Veronika Wick is a quintessential example of the Florentine dream, where her passion for past traditions led to the creation of beautiful new objects, made available through her artisan-based small business. Though from Austria, she came to Florence 30 years ago to study the restoration of art on paper, receiving qualifications from the Italian Ministry for Cultural Heritage. The choice was easy: after the flood of 1966, this profession was essentially born here, Wick alleges, when all the books from the National Central Library and city-wide museums were submerged in water. Tragedy turned into opportunity as Florence became the place par excellence to learn how to bind books and how to restore paper objects.
All photos by Olga Makarova.
Wick’s respect for paper has been long-standing. “I’ve always been in love with this material, which is so delicate and versatile. It’s the perfect support for artistic expression, but even more for holding onto history, passing stories and experiences at the same time, to speak about the present and the future. Especially in this age of social media, computers and eBooks, I think that handwriting and the use of paper is even more important. These old techniques allow me to create new things, and to get to know people through that.”
Thanks to her skill set, Wick runs two intertwining practices. Studio Restauro Wick is devoted specifically to the conservation and restoration of works on paper, a strict process with many rules, of which her expertise has allowed her to secure noteworthy commissions. As an example, she recently worked on some important large manuscripts from the Museo dell’Opera del Duomo in Pisa. “But every piece is important to me, even a love letter from some grandfather, or a 100-year-old photo… It’s not only the economic value of something that matters. I think every kind of piece has a story and is worth conserving.”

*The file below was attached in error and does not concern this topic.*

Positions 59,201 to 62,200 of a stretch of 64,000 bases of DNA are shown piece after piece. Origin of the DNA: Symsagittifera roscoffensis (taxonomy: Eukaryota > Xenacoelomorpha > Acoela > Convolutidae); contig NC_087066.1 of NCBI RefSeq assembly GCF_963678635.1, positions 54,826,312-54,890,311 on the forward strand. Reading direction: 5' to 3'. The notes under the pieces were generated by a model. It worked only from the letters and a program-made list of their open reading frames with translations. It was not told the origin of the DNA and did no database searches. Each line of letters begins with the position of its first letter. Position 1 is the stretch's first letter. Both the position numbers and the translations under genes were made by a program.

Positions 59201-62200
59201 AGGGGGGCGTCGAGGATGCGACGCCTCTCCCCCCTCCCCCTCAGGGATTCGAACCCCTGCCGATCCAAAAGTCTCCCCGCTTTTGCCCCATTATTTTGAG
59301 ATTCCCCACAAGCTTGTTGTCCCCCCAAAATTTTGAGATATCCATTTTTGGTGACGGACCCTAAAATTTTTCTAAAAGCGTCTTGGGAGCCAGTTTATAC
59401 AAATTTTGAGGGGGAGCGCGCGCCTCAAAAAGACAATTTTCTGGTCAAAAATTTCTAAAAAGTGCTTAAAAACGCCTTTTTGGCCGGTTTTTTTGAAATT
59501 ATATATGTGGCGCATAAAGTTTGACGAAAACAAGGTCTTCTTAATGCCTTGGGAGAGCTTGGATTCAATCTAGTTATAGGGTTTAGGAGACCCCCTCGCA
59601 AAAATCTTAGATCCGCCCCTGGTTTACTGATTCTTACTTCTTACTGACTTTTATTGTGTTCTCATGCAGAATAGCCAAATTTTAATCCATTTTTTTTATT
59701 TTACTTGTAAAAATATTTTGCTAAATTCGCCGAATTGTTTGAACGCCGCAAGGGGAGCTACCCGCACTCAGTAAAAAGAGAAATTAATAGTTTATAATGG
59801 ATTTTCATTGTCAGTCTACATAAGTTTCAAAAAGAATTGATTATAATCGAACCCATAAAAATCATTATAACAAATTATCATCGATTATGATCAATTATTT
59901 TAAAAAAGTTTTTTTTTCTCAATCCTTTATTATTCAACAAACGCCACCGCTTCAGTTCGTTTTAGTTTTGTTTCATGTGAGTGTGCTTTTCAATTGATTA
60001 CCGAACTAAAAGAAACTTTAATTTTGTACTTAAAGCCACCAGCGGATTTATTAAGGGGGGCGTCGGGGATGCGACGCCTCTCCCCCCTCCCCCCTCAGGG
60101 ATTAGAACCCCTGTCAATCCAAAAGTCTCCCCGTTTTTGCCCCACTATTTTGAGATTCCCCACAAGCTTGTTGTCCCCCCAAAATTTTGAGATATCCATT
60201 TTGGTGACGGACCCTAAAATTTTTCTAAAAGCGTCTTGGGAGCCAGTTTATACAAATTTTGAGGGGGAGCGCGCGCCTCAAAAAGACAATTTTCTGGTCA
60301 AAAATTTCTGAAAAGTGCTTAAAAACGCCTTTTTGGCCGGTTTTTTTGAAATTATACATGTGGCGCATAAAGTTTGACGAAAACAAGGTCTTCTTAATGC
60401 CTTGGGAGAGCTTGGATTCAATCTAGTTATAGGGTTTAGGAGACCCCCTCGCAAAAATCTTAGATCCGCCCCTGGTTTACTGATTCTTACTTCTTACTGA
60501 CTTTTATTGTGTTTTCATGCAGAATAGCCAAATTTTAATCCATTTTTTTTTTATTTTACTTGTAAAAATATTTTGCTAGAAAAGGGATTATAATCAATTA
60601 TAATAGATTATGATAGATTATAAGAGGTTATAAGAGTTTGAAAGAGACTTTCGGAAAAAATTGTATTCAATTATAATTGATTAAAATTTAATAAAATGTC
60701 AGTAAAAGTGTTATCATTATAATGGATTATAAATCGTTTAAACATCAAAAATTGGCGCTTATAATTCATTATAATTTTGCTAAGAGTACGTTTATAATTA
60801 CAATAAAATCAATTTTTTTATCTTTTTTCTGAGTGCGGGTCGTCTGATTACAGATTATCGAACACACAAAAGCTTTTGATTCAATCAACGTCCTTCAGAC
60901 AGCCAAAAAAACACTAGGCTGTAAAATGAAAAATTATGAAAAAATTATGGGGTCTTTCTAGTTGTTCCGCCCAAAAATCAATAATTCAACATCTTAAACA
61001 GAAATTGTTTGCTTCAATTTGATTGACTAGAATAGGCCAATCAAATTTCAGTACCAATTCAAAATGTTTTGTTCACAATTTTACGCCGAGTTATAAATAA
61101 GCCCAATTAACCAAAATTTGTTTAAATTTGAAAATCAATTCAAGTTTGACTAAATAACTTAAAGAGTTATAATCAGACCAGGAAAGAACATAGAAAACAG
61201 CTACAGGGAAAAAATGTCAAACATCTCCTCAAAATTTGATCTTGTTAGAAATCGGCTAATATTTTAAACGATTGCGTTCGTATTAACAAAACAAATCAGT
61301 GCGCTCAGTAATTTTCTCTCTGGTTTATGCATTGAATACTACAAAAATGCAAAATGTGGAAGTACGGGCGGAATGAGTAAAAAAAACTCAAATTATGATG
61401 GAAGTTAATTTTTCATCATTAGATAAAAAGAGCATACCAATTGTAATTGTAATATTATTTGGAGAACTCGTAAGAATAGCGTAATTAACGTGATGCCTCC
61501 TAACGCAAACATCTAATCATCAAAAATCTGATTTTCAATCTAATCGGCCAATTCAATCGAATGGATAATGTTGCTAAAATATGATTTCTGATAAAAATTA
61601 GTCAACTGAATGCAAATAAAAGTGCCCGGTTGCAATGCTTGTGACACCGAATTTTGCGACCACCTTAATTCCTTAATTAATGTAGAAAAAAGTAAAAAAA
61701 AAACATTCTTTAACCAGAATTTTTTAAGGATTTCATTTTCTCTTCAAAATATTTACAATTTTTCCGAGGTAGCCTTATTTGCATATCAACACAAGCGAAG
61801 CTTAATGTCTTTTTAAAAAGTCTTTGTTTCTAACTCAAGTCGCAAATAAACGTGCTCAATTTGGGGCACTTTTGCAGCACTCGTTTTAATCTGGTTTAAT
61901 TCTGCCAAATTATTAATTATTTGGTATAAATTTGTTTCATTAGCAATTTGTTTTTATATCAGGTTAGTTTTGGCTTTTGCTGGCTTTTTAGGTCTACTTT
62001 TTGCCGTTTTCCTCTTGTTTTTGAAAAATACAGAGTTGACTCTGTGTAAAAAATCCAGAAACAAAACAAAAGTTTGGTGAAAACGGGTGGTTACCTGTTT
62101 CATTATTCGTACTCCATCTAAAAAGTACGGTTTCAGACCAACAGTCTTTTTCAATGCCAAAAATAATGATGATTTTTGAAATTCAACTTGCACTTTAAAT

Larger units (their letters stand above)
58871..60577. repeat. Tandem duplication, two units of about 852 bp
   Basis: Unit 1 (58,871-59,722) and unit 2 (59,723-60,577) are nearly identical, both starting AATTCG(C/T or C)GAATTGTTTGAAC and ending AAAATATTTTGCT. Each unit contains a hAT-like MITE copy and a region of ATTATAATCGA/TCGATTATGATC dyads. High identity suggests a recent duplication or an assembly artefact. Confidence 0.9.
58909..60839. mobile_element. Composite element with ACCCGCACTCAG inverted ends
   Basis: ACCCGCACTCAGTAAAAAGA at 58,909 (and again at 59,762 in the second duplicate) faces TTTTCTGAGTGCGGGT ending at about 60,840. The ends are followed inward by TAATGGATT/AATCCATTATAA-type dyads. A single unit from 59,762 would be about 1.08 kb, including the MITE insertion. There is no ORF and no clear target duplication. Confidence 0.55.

Studio Wick, on the other hand, remains the artist’s creative outlet, and the way she connects with her community. When asked how the two practices feed into one another, she says, “With restoration, you have to conserve it without inserting any of your own creativity. You have to be prepared in chemistry, in biology, in many materials like parchment and leather, in all the ancient techniques of book binding. But since I have a great need to express myself and my creativity, I began to produce hand-bound books, photo albums, sketchbooks, diaries, boxes and more. That’s where I have my fun.” Using a combination of very high quality soft leather and handmade marbled paper, the results are modern and colorful home essentials, whose character will surely stand the test of time.
When speaking about what she loves about the process of working with books and paper, Wick talks lovingly about all the small steps that have to come together to achieve a well-bound object. It’s not just about the aesthetic, which she says has its own set of rules; it’s also about the mechanics. A little error can go a long way. “That’s also why I like to restore books, you have to know how to sew a book, how they did it hundreds of years ago, you have to know the kind of paper, the kind of thread… There are so many different kinds of book bindings, and this is the beauty. Everything together creates the perfect book.”
Veronika Wick is a member of the cultural association Creative People in Florence, which supports an international community of artists, designers, artisans and creative thinkers with an emphasis on interdisciplinary collaboration and innovation. Find more information about Studio Wick on the new Creative People in Florence app, available for free in the Apple Store and Google Play.
Studio Wick – Handmade Paper Objects
Via Pandolfini 26, Florence (by appointment)